"Are we going to have a brown fall?" was a question asked more than once on our journey, noticing when the ever-so-occasional bright red or orange tree stood out starkly among many that had already turned rust colored or brown as we left Adair County.

At the T where Gennie Hill Road connects with Sanders Ridge Road, our navigator said with confidence that even though we'd not found the persimmon tree he remembered, nor any persimmon tree for that matter, that it would surely be just up the road, and directed a left turn onto Sanders Ridge Road which turns into Moxley Road before it connects with Highway 70 at Creston, KY in Casey County. We stopped for refreshments at the Creston Y gas and quick shop and found it to be a growing community with a new dollar store, interesting, accommodating folks.

It was only after we decided that if we didn't find the tree at all, the trip was still worth it. As happens when one surrenders all, suddenly everything falls into place. A little ways south of Creston, there was Ed's remembered tree truly laden with shiny orange persimmons, not fenced in, but also not really on the right-of-way.

Should we stop and ask at the house next door? Yes.

The gracious owner of the tree said we were welcome to pick up some of the fruit on the ground, but that there'd only been two frosts on them and the persimmons might not yet be at their best. She said they get sweeter with each frost.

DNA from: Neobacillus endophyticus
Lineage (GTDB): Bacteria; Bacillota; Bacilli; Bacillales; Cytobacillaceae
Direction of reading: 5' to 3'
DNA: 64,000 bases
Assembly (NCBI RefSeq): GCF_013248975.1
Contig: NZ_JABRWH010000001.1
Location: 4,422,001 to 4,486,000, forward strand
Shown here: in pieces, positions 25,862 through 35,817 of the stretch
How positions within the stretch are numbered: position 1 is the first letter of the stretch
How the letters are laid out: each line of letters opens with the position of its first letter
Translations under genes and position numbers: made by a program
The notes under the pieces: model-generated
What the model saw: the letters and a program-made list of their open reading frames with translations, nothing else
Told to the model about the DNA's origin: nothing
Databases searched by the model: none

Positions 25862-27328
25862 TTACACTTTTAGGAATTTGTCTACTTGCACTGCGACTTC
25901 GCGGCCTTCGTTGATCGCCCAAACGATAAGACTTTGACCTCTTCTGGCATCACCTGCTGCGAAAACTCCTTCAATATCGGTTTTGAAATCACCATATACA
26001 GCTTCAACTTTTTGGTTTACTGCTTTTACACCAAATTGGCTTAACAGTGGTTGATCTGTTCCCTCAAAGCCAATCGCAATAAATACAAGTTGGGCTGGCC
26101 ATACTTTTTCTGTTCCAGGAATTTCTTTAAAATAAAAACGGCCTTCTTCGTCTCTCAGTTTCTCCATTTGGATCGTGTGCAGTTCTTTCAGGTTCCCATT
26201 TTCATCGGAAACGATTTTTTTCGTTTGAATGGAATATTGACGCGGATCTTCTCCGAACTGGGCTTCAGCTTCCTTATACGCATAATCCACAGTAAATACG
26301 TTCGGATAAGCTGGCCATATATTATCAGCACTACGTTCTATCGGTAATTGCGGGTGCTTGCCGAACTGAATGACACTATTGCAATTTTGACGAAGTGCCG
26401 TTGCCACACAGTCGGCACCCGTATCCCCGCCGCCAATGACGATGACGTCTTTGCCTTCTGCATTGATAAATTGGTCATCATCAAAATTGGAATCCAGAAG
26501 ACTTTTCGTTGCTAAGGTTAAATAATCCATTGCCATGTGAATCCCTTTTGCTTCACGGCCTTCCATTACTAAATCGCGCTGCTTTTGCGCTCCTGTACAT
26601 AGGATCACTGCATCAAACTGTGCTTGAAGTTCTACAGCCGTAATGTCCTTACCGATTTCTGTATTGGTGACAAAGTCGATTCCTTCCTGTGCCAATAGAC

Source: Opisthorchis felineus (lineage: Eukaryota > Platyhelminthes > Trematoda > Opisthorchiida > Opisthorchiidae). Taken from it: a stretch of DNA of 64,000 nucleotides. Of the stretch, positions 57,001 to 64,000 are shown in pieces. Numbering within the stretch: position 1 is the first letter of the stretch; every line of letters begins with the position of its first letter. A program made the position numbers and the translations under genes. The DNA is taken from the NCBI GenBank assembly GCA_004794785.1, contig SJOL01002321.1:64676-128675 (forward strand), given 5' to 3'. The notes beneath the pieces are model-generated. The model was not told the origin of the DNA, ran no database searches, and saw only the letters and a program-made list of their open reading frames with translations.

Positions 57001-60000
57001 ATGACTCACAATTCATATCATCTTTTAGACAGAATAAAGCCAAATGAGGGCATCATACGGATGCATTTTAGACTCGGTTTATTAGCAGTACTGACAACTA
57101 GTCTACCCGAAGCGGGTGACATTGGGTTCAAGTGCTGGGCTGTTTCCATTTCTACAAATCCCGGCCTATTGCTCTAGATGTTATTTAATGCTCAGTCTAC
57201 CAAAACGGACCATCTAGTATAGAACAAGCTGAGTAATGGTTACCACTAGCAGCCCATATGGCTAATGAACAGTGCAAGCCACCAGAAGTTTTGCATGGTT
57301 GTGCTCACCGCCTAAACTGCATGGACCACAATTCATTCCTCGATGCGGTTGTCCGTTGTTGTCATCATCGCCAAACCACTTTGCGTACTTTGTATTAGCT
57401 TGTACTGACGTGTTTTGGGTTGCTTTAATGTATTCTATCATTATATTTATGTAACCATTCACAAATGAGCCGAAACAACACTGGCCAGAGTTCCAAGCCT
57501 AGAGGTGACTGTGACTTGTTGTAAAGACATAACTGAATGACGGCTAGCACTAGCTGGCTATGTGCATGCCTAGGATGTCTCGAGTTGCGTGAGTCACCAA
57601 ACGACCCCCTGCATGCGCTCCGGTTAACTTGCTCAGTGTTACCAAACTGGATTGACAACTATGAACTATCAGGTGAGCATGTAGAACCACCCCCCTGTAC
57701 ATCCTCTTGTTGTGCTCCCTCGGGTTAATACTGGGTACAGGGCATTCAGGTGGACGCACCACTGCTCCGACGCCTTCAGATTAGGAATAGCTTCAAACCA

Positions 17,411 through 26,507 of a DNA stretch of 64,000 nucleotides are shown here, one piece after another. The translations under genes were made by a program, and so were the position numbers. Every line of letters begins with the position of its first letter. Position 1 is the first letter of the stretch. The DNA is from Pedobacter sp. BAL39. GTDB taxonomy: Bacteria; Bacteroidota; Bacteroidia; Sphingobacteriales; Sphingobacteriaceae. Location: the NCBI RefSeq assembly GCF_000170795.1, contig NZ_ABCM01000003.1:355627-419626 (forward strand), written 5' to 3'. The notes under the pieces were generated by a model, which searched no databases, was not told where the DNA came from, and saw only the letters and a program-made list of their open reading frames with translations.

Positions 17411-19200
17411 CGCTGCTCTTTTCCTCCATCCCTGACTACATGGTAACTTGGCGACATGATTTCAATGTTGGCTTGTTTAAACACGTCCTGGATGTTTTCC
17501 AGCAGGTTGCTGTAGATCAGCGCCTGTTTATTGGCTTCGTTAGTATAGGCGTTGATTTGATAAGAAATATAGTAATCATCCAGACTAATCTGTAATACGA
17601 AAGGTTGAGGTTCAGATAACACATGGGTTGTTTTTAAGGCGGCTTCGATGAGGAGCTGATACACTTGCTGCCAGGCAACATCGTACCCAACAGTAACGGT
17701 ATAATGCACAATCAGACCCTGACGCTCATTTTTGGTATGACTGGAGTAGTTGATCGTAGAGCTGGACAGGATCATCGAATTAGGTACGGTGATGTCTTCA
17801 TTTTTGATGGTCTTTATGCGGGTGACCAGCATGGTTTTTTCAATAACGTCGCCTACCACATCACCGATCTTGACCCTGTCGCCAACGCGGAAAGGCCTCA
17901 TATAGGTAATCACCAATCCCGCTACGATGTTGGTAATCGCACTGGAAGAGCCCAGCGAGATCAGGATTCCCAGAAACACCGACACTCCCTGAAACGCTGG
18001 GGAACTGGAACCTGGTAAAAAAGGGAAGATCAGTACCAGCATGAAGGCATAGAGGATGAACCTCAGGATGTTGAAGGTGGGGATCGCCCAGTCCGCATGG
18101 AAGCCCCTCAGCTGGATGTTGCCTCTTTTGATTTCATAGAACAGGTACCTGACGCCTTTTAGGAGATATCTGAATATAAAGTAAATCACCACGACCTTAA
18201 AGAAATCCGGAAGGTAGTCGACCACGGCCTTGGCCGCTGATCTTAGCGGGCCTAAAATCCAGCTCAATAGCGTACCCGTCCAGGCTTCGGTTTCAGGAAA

With her permission, we walked the few yards to the roadside tree and found thirty or forty ripe persimmons and a few that had missed being frosted on that we knew from experience not to let our lips touch or they'd pucker severely. Many on the ground crop had already been claimed by bees, wasps and other flutterers and we knew the penalty of trying to touch those.

Mission accomplished for the three of us, and satisfaction for the navigator at having been proven right all along, the mood was high! We headed triumphantly south on Highway 206 back to Adair County, intent on getting to the next step with our persimmons.

However, after a short drive, still in Casey County, the way the sun gave a spotlight to the land, we felt called to turn right onto Ewing Ridge Road, another tiny road into picturesque fields and hills. In a different light - and God is tricky this way - in a different light you just think you're in another country. Then on your return, in yet different light, there you are still in your own home territory. It all looked brand new in the light of that afternoon. The tree had been found and now we simply traveled for the sheer joy of it.